Nine state high school and college educators have traded in pencils for laser engravers and fabrication tools working as interns (or ‘externs’) in advanced manufacturing facilities throughout the state.

In its 11th year, the teacher externship program immerses instructors in the latest industry practices and technologies so that in the fall, they can pass along new ideas and information to students.

The CBIA Education & Workforce Partnership (EWP) administers the program on behalf of the College of Technology’s Regional Center for Next Generation Manufacturing (COT-RGNGM), a National Science Foundation Center of Excellence.

“A recent Gallup poll highlighted the broken link between education and work, with 96% of chief academic officers believing their institution is effective at preparing students for the world of work and only 11% of business leaders agreeing that graduates have the skills their businesses need,” says Andrea Comer, executive director, EWP.

“By exposing educators to the workplace, teacher externships are utilizing an innovative approach to close that gap.”

Advanced manufacturing is the state’s greatest source of exports, a major producer of high-paying jobs, and a significant multiplier of economic activity across other sectors. Connecticut is home to over 4,000 manufacturers employing 162,800 people.

“This program gives teachers the tools they need to provide students the education and skills to successfully pursue careers in manufacturing,” says Dr. Karen Wosczyna-Birch, executive director of the COT-RCNGM.

Each teacher will spend 160 hours in a manufacturing facility before implementing a work-based learning project for their students based on the externship experience. Work-based projects give students a more realistic understanding of how classroom learning is applied on the job.

Educators participating in the externship program are:

  • Jim Cartier of Mystic, who teaches manufacturing at Ledyard High School, is working at Orion Manufacturing (Mystic);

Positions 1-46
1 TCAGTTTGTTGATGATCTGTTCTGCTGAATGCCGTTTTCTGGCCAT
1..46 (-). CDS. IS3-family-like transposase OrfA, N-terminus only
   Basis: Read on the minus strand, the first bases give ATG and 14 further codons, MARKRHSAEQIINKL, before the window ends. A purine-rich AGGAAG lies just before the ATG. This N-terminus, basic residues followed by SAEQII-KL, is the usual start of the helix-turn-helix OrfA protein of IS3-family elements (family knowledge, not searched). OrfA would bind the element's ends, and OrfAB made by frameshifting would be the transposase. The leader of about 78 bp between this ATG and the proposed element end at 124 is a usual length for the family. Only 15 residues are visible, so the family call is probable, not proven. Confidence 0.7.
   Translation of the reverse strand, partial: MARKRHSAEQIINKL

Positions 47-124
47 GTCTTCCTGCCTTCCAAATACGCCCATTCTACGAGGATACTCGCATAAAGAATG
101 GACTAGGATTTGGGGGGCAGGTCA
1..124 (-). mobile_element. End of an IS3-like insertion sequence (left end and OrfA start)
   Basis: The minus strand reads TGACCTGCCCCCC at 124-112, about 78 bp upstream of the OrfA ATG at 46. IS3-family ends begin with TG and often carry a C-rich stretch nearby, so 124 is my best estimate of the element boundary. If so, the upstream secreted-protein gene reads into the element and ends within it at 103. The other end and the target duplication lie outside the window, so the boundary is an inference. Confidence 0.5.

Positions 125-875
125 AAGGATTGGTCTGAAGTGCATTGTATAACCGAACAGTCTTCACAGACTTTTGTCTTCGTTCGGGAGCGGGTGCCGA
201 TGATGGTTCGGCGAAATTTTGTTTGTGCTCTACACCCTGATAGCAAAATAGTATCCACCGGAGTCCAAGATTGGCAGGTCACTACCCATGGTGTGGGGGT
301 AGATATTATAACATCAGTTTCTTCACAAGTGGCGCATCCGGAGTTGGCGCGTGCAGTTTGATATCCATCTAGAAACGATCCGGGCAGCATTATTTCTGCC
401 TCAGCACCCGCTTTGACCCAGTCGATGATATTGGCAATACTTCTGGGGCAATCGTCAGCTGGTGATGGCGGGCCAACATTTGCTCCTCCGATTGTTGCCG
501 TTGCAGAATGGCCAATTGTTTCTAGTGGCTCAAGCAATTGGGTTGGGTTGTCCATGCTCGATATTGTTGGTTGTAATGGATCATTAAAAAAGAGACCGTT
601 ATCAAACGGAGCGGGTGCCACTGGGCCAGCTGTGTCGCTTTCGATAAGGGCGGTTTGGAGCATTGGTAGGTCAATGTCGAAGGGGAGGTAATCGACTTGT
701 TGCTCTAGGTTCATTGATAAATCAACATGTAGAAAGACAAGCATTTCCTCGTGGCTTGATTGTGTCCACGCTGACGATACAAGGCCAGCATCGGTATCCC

• Lisa Fitzsimmons of Old Saybrook, who teaches manufacturing at Middlesex Community College, is working at Deep River Plastics;
  • Dan Meyer of New Fairfield, who teaches technology at New Fairfield High School, is working at Consulting, Engineering, & Developing Services (Oxford);
  • Sterling Miller of Danbury, who teaches technology at Danbury High School, is working at Belimo AirControls (Oxford);
  • Eric Nelson of Cromwell, who teaches math at New Britain High School, is working at Polamer Precision (New Britain);
  • Chris Petersen of Mansfield, who teaches technology at Bacon Academy (Colchester), is working at F.B. Manion, Inc. (Columbia);
  • Mohammad Rahman of West Hartford, who teaches engineering at Central Connecticut State University (New Britain), is working at Mallory Industries (Farmington);
  • Neal Sherman of Willimantic, who teaches math and engineering at Windham High School, is working at Westminster Tool (Plainfield);
  • Todd Zagurski of Plainfield, who teaches woodworking and manufacturing at Norwich Free Academy, is working at Xuare (Norwich) and Collins & Jewell (Bozrah).

The teachers receive a $4,000 stipend to cover their time working at the host manufacturing companies and implementing work-based projects into their curricula. Applications for the program are due in March. For more program details, email Jennifer Duggan.


The CBIA Education & Workforce Partnership works with member businesses and other groups statewide to strengthen the talent pipeline and encourage economic growth in order to support the development of a skilled, knowledgeable workforce in Connecticut. For more information, please contact Meaghan MacDonald (860.244.1957).